Hxtal sets slowly at about 24°C/75°F. It requires about one week to achieve its final bond strength. However, ordinarily it sets after 24 hours, enough to hold the two parts together as long as no stress is applied to the repaired glass. Any excess epoxy should be removed with a sharp razor blade. The use of solvents is not recommended as they may seep through the epoxy and could have a long-term effect on the repaired piece.
Silicone has very different properties from epoxy and provides a useful alternative for edge-gluing. This repair technique has the lowest strength of the three methods and should be used when a flexible joint is desirable. For instance, in situations where the window will be under continuous stress or in the case of plated, multi-layered windows such as ones designed and fabricated by the American renowned artists John La Farge and Louis Comfort Tiffany. As all components of a building expand and contract, so do stained glass windows. In the case of plated, multi-layer windows, as glass is stacked on top of each other, during the expansion/contraction cycle it is best to have a repaired crack that flexes with the expansion phase, so that it can return to its original position unaltered following the contraction phase of the cycle.
|Copper foiling, before (above) and after repair (below)|
Copper foil being applied
One of the benefits of using silicone to repair cracked glass is that it is easily reversible. A sharp razor blade and some acetone will easily remove the silicone from the edges of the glass. An important factor to be understood is that silicone repair (edge-gluing), is not the same as smearing silicone over the surface of the glass, thus covering the crack. Silicone is almost as clear as epoxy, but it refracts light differently, making it detectable at times. The same coloured pigments used with epoxy, can be used with the silicone method reducing the light transmission and refraction.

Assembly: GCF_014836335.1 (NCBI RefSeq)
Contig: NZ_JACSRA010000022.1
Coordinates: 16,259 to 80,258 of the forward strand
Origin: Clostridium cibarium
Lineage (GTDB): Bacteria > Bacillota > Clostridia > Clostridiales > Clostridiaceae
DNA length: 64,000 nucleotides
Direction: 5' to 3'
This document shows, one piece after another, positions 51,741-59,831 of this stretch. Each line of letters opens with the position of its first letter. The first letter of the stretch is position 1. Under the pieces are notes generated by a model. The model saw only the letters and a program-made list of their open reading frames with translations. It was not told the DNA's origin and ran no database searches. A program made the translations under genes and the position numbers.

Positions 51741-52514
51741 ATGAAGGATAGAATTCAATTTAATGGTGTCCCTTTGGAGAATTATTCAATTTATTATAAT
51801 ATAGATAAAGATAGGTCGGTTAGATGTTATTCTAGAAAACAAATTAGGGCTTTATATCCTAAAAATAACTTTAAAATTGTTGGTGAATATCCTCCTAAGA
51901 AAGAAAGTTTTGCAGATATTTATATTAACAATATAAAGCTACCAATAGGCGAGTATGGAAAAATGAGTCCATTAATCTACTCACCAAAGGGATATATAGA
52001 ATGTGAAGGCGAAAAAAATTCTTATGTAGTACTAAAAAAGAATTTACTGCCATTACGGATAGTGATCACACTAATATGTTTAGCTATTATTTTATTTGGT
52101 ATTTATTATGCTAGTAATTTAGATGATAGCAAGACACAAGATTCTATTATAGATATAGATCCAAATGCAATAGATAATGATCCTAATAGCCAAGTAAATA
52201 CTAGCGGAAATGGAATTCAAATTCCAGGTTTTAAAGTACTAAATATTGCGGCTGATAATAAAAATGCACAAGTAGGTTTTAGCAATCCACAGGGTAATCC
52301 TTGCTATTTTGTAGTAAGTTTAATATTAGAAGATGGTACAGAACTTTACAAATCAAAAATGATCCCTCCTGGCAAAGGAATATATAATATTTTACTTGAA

I particularly like to use silicone for glass repair when working on opalescent glass windows. A variety of small batches mixed with dyes of different colours can be easily mixed and manipulated to match the depth and hue of the opalescent glass and its marble-like striations and appearance for which it is so well known. Unlike Hxtal epoxy, UV light does not affect silicone; therefore, a secondary glazing to the exterior is not necessary. For the last 12 years, I have been using, with excellent results, clear silicone RTV 732 by Dow Corning. They supply it in small 2oz tubes, which makes it easy to work with, with little or no waste.
The technique with the longest history is copper foiling, and this is generally the best option when a piece of glass has only one or two cracks. Copper foil is a thin adhesive tape which is applied along each side of the cracked piece, trimmed to a minimal width on the surface of the glass, and soldered. The Tiffany Studios introduced copper foil to stained glass craft where it was used for the manufacturing of their lamps as well as in their stained/ opalescent glass windows, especially in and around organic, nature scenes. The craftsmen of the Tiffany Studios mastered the use of copper foil, producing extremely thin lines within their lamps and windows. As restorers, we adopted their technique and material within the restoration field. Copper foil produces a strong repair, is totally reversible and has a negligible aesthetic impact. The final repaired crack should have a thin line no more than 1mm in width.
All three methods are recommended for the repair of cracked glass during restoration. It is the craftsman’s responsibility to examine the entire project and the relevant issues at hand before deciding which method to use on each piece. The most important factor is that each method is reversible. As a craftsman, I look forward to the future and for new techniques and materials to evolve in this ‘old craft’ of ours. As long as we keep an open mind, and are willing to learn, we will be able to restore and preserve our beautiful stained glass windows and their history for generations to come.
- R Newton and S Davison, Conservation of Glass, Butterworth-Heinemann
Ltd, Oxford, 1989
- Y Shashoua and D Ling, ‘Comparison of Fynebond, Araldite 2020 and Hxtal Nyl-1 Adhesives for Glass and Porcelain Conservation’, Conservation News, 66, 1998